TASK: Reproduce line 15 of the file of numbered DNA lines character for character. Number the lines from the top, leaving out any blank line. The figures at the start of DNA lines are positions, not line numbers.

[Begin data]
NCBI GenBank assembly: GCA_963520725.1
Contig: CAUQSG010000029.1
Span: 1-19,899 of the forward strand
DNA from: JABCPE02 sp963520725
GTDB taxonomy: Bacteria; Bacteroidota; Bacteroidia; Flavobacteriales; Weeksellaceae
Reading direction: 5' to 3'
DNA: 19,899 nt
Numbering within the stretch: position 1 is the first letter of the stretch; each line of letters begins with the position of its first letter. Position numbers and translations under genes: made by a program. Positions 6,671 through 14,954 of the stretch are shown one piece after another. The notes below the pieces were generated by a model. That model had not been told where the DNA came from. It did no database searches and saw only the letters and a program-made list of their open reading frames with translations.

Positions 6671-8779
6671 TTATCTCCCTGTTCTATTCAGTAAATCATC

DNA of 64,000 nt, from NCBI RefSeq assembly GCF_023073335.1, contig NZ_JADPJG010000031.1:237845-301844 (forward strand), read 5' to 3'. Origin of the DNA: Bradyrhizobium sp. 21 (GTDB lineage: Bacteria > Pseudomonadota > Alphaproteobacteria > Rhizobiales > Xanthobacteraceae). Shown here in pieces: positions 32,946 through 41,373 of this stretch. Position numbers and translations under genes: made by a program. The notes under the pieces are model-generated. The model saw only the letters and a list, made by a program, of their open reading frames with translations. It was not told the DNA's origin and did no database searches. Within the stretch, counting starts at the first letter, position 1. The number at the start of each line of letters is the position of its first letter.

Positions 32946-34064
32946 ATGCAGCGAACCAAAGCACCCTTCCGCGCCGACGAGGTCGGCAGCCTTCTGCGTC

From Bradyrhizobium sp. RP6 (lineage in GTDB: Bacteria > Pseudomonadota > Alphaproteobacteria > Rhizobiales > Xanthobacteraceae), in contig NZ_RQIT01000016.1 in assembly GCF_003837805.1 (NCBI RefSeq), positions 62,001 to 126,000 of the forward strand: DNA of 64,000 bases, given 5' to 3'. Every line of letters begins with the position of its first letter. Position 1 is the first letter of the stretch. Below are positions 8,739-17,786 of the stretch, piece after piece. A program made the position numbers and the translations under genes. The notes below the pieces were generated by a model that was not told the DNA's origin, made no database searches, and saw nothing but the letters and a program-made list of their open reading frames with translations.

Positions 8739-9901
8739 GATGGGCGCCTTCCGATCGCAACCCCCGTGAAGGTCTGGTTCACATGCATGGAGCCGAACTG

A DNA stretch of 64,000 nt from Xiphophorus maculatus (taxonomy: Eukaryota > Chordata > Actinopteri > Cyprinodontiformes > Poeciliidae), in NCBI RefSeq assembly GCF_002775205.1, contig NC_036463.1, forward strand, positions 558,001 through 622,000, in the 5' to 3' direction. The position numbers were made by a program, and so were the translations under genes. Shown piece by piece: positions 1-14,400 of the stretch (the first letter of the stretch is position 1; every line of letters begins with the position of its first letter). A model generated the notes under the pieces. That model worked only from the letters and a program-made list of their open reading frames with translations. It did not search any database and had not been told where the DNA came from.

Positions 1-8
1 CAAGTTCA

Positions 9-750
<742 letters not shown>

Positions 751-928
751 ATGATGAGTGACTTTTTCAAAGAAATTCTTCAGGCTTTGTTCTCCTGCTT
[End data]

Positions 8739-9901